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5 Incredible Outdoor Adventures in Canada (part 1 of 2)

Credit: Destination Canada

 


From coast-to-coast, Canada has adventures ranging from rich cultural experiences in the outdoors, to wildlife viewing, to extreme backcountry trips, paddling destinations and so much more.

Canada is an outdoor-lover's paradise with infinite possibilities. 

Read on and choose your own CANADIAN adventure today (part 1 of 2):

Climb at Skaha Bluffs in Penticton, British Columbia

In British Columbia, Squamish tends to garner all the press for rock climbing—one look at the imposing granite monolith looming over town and you’ll see why. But beginners may be better off to head for Skaha Bluffs, near Penticton. It’s drier, warmer and usually sunnier. While there are routes for pros, newbies can head to the classic climbs at “Day Care” and literally learn the ropes. Local guides will have just about anyone climbing in a matter of minutes—the gateway drug to one of the most addictive of all outdoor sports. 

Winter in Waterton, Alberta

Everybody knows Waterton Lakes National Parkis a Rocky Mountain gem—but few know its prime season might be winter. With the village mostly shut down, visitorship is minimal. Snowfall coats the Crown of the Continent environs, begging you to spend days skiing, snowshoeing, birdwatching, ice-skating and more. Wildlife is particularly active, so bring your telephoto lens. Only two hotels and two restaurants are open (check before you travel). It’s serenity at its finest. *Check updates for closed/restricted areas due to 2017 fire.

Journey to Canada’s Sahara in Saskatchewan (pictured)

This is not the landscape you would expect to find in the boreal forest of northern Saskatchewan. In fact, you might not expect it in Canada at all. Welcome to Athabasca Sand Dunes Provincial Park—100 kilometres of ever-moving sand dunes, like a chunk of the Sahara planted near the 60th parallel. As some of the most northerly dunes in the world, and Canada’s largest (reaching 30 metres in height), the area is home to endemic species and unique scenery. It’s also hard to get to— oat plane only. And there are no services; you’ll be totally on your own.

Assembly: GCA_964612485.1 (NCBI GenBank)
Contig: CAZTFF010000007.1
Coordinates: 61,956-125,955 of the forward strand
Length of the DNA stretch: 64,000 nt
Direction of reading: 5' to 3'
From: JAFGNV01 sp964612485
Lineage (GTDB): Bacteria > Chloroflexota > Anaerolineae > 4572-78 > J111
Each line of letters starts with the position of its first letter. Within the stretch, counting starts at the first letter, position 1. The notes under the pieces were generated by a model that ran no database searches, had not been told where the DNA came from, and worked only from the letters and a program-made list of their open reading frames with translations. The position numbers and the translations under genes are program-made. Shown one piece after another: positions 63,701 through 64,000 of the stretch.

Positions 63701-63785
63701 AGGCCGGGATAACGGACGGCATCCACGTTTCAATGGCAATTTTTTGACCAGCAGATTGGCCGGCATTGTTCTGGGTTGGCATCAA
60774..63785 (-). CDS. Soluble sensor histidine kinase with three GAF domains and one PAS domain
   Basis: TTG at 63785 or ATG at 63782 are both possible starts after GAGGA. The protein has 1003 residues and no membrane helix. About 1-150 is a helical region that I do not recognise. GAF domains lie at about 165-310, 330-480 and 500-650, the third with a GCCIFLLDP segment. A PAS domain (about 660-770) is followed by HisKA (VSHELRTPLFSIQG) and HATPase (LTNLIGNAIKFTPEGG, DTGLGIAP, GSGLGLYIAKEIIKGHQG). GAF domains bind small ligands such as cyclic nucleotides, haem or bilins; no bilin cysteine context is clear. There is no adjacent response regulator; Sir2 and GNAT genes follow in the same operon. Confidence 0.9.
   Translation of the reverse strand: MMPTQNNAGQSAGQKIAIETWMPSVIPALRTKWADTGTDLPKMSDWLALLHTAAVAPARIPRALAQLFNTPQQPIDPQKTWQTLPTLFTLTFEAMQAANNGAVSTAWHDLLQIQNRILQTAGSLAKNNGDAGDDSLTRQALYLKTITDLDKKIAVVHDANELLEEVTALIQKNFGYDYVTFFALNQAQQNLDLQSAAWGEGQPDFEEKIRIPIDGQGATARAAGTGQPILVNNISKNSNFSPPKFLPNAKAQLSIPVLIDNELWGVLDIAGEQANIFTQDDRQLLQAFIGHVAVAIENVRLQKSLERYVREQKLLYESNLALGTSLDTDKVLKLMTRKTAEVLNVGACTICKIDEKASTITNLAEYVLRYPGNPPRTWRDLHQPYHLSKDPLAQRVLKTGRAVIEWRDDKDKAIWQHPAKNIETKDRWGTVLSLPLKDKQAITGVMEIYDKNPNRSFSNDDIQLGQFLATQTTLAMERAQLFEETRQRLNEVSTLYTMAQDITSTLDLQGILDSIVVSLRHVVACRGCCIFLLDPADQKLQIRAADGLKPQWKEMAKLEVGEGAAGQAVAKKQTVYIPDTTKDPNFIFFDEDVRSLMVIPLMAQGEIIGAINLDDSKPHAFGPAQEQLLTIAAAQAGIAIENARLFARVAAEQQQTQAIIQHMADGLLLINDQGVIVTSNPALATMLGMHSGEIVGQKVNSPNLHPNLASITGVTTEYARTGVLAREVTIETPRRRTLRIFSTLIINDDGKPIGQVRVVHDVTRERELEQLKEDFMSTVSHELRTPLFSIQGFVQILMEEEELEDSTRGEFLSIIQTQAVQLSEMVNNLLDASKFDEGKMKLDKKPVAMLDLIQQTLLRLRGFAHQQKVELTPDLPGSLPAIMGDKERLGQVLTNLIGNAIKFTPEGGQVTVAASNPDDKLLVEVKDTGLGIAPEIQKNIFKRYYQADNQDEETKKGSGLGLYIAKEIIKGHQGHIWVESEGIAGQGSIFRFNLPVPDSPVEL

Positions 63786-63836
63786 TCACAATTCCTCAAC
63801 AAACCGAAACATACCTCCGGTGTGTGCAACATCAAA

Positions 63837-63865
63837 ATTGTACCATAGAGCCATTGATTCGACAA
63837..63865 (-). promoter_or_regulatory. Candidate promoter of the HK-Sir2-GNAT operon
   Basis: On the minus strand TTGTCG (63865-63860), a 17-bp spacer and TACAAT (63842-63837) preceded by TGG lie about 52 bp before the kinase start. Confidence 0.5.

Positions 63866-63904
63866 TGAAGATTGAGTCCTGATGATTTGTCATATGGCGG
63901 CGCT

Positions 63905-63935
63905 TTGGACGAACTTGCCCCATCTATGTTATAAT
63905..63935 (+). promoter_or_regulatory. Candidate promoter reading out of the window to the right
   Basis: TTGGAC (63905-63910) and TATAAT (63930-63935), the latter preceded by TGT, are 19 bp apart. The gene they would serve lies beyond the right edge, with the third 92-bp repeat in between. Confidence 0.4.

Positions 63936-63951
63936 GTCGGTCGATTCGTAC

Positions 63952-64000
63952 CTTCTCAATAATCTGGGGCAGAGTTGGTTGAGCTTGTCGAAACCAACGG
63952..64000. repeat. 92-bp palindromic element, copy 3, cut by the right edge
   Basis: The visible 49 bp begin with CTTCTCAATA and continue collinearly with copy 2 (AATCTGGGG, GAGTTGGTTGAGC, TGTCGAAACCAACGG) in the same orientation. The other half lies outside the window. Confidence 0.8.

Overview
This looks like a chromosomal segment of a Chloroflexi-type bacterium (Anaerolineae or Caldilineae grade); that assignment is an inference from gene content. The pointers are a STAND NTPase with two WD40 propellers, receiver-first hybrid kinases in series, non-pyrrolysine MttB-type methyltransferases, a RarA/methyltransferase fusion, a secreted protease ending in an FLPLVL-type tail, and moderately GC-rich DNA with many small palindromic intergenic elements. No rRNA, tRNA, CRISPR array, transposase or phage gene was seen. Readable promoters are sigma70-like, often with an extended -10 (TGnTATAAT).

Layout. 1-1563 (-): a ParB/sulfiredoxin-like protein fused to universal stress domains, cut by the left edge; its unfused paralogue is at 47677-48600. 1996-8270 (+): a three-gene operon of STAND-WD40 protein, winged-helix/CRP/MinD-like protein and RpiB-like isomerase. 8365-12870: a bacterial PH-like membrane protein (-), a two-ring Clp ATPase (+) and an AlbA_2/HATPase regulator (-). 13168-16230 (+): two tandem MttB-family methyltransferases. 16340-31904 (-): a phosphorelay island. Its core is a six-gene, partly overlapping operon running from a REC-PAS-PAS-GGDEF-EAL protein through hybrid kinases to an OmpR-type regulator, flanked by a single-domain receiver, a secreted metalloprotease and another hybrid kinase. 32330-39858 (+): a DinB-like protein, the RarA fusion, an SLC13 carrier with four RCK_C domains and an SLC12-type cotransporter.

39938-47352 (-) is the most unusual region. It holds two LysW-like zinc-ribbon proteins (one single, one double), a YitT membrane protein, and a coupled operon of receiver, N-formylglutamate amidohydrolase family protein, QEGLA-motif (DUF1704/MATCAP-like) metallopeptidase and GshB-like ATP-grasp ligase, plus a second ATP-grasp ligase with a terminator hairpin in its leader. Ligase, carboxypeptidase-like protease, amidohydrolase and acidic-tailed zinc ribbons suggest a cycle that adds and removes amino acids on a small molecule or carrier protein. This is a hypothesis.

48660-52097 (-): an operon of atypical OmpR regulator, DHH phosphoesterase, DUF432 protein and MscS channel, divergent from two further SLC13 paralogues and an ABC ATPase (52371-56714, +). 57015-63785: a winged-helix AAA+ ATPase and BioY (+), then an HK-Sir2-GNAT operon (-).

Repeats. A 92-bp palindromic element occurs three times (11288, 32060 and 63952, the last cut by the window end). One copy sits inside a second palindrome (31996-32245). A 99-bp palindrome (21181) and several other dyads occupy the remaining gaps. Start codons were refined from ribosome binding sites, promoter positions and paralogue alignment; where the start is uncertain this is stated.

Canoe Big Waters in Manitoba

Lake Winnipegis intimidating. At 24,500-square- kilometres, it’s just a little bigger than the country of Belize. It starts 55 kilometres away from Winnipeg, but reaches 416 kilometres north from there, passing deep into the boreal forest to the edge of the tundra. And it’s a kayaker and canoeist’s dream. If you’re less experienced, stick to the sandy, gentler eastern shorelines—Grand Beach Provincial Park is a nice put-in. Or, hit the west side at Hecla-Grindstone Provincial Park to island-hop. Or head way out to Grand Rapids for wild and remote multi-day routes in the lake’s northern reaches.

Fly into Wabakimi in Ontario

One of Ontario’s most remote and renowned provincial parks, Wabakimibeckons the outdoor adventurer. Nearly 900,000 hectares of boat- or plane-access wilderness with some 2,000 kilometres of paddling routes and more than 500 backcountry campsites await. There are lodges speckled throughout the park, but intrepid folk book a fly-in drop-off and spend a week or more meandering through these ample and serene lakes and rivers. Fish for bass and pike; swim in warm waters; enjoy the Canadian backcountry.